— Todd L. Frantz, General Manager
1976 was a year of almost head-spinning change for my wife Patti and me. After I had been offered the job of city editor at the Tri-City Herald in late April, we had carefully listed all the potential advantages.
Then we made a list of what we would give up by leaving our hometown of Helena, Mont. After discussing both lists thoroughly, we decided to sell the house, pack up the three of us — I was a single parent with a 2½-year-old son — and move the 450 miles to Kennewick.
And then we would get married July 11 in Walla Walla, where the late Dr. George Ball, Patti’s religion professor at Whitman College, would handle the ceremony. Then we’d find a house, and start a new chapter of our lives — for the long haul.
By today’s standards, the wedding would be shockingly small. Only about a dozen people attended, and it was arranged on a shoestring budget of a couple hundred dollars. But it was held in the beautiful (and free) Cordiner Glen on the Whitman campus.
Afterward, Patti’s mom, Ruth Ayers, bought a wedding dinner for us, my parents, my brother Greg and his wife. And my dad bought champagne.
Our honeymoon and wedding lasted a whole weekend, with much of Sunday spent ferrying my mother-in-law to the Walla Walla Airport for her flight back to Helena.
And then we were on our own. We soon discovered my paycheck covered the mortgage, the utilities and most other expenses. But they didn’t stretch far enough to pay for groceries. Luckily, Patti found a job at First Federal Savings & Loan in Richland before our meager savings ran out.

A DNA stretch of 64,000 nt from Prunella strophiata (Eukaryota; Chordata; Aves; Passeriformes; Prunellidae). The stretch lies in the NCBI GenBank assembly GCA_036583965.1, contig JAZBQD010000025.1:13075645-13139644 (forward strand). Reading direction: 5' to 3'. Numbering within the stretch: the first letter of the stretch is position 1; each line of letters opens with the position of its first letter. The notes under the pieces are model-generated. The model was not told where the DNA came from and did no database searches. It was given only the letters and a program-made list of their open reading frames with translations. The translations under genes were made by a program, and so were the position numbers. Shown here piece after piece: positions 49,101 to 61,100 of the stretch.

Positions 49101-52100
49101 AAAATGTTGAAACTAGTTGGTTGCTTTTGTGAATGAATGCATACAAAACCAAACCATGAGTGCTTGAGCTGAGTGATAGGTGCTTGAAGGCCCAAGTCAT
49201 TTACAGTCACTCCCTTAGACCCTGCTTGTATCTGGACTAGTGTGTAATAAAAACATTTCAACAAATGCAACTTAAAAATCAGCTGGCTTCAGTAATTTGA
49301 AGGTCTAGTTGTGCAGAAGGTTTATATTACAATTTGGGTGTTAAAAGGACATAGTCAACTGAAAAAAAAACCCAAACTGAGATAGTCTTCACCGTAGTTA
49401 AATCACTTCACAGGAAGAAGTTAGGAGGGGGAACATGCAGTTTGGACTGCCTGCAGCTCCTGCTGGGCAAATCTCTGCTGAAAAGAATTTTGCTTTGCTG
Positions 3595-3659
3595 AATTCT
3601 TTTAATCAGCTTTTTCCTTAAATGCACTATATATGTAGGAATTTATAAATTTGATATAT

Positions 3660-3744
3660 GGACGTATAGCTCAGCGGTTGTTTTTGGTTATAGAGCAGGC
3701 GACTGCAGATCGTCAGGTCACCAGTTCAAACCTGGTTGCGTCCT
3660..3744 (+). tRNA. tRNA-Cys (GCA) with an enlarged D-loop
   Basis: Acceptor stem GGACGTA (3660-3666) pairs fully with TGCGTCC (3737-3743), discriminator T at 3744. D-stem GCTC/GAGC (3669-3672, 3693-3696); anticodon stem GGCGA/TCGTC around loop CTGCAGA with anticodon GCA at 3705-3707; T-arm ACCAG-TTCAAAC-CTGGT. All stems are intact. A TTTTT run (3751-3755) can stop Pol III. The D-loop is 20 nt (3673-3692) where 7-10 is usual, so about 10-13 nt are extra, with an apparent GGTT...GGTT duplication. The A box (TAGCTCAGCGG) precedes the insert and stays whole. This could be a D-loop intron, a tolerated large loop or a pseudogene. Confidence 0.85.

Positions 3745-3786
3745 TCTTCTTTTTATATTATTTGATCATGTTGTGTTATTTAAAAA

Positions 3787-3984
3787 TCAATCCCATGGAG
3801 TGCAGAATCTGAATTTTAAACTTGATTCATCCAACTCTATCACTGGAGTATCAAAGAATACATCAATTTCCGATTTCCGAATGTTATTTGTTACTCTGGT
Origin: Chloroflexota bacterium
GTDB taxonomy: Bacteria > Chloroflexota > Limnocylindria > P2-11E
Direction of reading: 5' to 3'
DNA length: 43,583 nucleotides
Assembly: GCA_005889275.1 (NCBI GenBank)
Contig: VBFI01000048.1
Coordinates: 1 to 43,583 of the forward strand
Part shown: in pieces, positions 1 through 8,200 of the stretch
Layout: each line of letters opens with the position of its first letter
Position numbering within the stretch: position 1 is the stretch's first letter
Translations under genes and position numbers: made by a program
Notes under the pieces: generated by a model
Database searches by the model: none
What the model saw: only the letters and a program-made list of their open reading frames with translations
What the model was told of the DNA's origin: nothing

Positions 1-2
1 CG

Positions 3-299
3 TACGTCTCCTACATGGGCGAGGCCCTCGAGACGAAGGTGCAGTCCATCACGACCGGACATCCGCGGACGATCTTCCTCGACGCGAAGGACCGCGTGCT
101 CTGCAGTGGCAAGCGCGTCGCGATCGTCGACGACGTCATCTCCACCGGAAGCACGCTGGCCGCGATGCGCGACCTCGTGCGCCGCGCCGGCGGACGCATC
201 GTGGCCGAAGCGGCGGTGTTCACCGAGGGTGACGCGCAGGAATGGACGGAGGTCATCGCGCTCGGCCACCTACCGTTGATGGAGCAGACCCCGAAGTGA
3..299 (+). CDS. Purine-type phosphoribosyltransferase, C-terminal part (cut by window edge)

Even with both of us working, as the holidays approached it looked to be a lean Christmas. We figured we had enough for some holiday food, a tree and a few presents.
As the days of December ticked past, we caught a financial break. Glenn C. Lee, the Herald’s publisher and one of its founders, announced he again would pay a Christmas bonus to all Herald employees.
I hoped it would be something more than the 12-pound turkey I’d received the year before from my former newspaper in Helena.
And it was — a check for about $400, enough to cover Christmas and all the trimmings, plus pay some bills above and beyond our holiday spending. In addition, I’d just gotten a nice pay raise.
Afterward, I thanked Glenn for the bonus money, which prompted him to tell me why he had started the holiday bonus. He said something like:
“Most folks work hard all year, pay for Christmas on credit and then struggle for months afterward to pay for it. When I pay a bonus, they don’t have to go in the hole and worry for months about paying off Christmas. They can stay focused on their work.